20 Great Interviews:
Michael Scanlon, Contibutor
October / November 2005
Gene Kelly got his first big break on Broadway in the Rodgers and Hart musical Pal Joey. He had graduated from the University of Pittsburgh and was operating his successful dance schools in Pittsburgh and in Johnstown, Pennsylvania when he decided to try his luck in New York. Within a short time he landed the part of Harry the Hoofer in William Saroyan’s hit The Time of Your Life where composer Richard Rodgers spotted him and asked him to audition for Pal Joey.
From there he went west and began his legendary Hollywood career making a total of 33 motion pictures, taking as his dance partners such stars as Judy Garland, Rita Hayworth and many others.
Kelly, who was proud of his Irish roots, held dual citizenship. Since his grandfather was born in Ireland, he was able to obtain an Irish passport.
What was the difference between you and Fred Astaire?
Well, if you look at his pictures and mine, you will see that he was always sleek and rich with a top hat, white tie and tails, and I was more the common man in the street with a tee-shirt. And that difference was reflected in the dances. And certainly in my political ideology, I was always a liberal Democrat, and I felt for the masses and I didn’t want the dancing I did to be any kind of high-class looking. And I say this, of course, with no sense at all of derogation. I just wanted my style to look athletic and reflect the common man. Whereas most dancers who had come before me, like Astaire, reflected the dancing of the rich.
Could you tell us about Judy Garland?
Judy was a miraculous entertainer and she could learn scripts just by reading them through once. I deem myself lucky to have done my very first picture with her, For Me and My Girl.
We loved each other. I was married at the time and we had no so-called love affair; she was a deep friend of my wife and me and we were very close to her. I dearly loved her as a friend.
What about directing?
I actually love to create the dance more than I love to dance it. So naturally, I got into directing. That was my greatest joy. Once I created a dance number, I didn’t care about performing it as much as I did when I was creating it. So the directing was always more of a pleasant task to me than the actual performing.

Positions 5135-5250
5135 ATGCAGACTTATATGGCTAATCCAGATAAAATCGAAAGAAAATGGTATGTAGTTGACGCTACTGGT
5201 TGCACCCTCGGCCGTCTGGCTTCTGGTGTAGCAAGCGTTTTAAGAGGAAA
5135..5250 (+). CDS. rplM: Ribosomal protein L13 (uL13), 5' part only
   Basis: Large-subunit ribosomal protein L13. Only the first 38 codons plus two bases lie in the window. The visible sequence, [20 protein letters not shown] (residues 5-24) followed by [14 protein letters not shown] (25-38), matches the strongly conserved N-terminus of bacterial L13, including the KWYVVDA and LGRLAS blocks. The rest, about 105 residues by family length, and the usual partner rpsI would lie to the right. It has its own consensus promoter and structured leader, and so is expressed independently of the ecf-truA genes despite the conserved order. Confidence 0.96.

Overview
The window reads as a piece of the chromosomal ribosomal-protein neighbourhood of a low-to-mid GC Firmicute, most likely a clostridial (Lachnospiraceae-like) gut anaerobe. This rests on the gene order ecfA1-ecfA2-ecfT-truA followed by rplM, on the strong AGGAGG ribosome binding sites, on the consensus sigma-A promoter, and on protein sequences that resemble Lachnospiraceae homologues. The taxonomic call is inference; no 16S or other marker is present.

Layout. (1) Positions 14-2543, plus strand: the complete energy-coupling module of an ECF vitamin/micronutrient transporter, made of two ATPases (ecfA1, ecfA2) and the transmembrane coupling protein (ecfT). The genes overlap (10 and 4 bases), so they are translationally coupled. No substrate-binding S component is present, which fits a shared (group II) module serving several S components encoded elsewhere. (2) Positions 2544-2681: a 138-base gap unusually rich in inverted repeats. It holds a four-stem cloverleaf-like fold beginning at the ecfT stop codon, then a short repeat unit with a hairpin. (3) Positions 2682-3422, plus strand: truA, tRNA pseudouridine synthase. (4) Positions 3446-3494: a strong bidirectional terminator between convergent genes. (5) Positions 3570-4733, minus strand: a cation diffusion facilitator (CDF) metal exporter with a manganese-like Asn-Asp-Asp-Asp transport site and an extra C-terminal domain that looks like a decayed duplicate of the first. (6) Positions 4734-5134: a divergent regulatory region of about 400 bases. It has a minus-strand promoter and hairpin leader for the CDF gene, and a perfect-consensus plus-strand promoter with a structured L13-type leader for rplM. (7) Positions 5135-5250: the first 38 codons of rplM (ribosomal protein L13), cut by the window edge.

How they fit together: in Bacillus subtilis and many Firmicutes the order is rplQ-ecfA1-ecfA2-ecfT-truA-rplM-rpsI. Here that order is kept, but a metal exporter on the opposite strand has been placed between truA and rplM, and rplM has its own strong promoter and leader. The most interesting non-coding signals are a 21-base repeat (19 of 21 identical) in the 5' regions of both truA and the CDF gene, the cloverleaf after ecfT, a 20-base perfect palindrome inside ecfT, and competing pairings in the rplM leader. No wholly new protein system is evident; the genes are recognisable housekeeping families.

There were so many Irish in this field.
Yes, you’re right about the Irish dancers. That’s a phenomenon of the time. The Irish really dominated popular dance in twentieth century America, no doubt about it. I think it came from the fact that the dancing in Ireland for centuries has been clog dancing and reels and these dances certainly influenced the American people in the late nineteenth and twentieth centuries so that it actually became part of American tap dancing.
How Irish are you?
My full name is Eugene Curran Kelly. Curran was my mother’s family. Her father came from Country Clare. And so I’m Irish on both sides.
At what point did you decide to become a professional dancer?
My father was out of work, so for purely economical reasons, my whole family started to give little dance lessons. My mother started a dancing school with us and it grew and grew. And finally as I learned more and more from teachers, mainly in Chicago where I went to study every summer, I found that I was really interested in doing dancing as my living. So I stayed with it. And it wasn’t until I left college that I made the final decision, because up until then, dancing was just a way to put myself through university.
Dancing and choreography has been so much a part of your life and your passion. Do you miss it?
I retired from dancing quite a few years ago. You can’t dance well enough when you’re old, and when I danced, I wanted to dance well enough.
So I just said, “That’s it. I quit.” ♦
Gene Kelly passed away in 1996.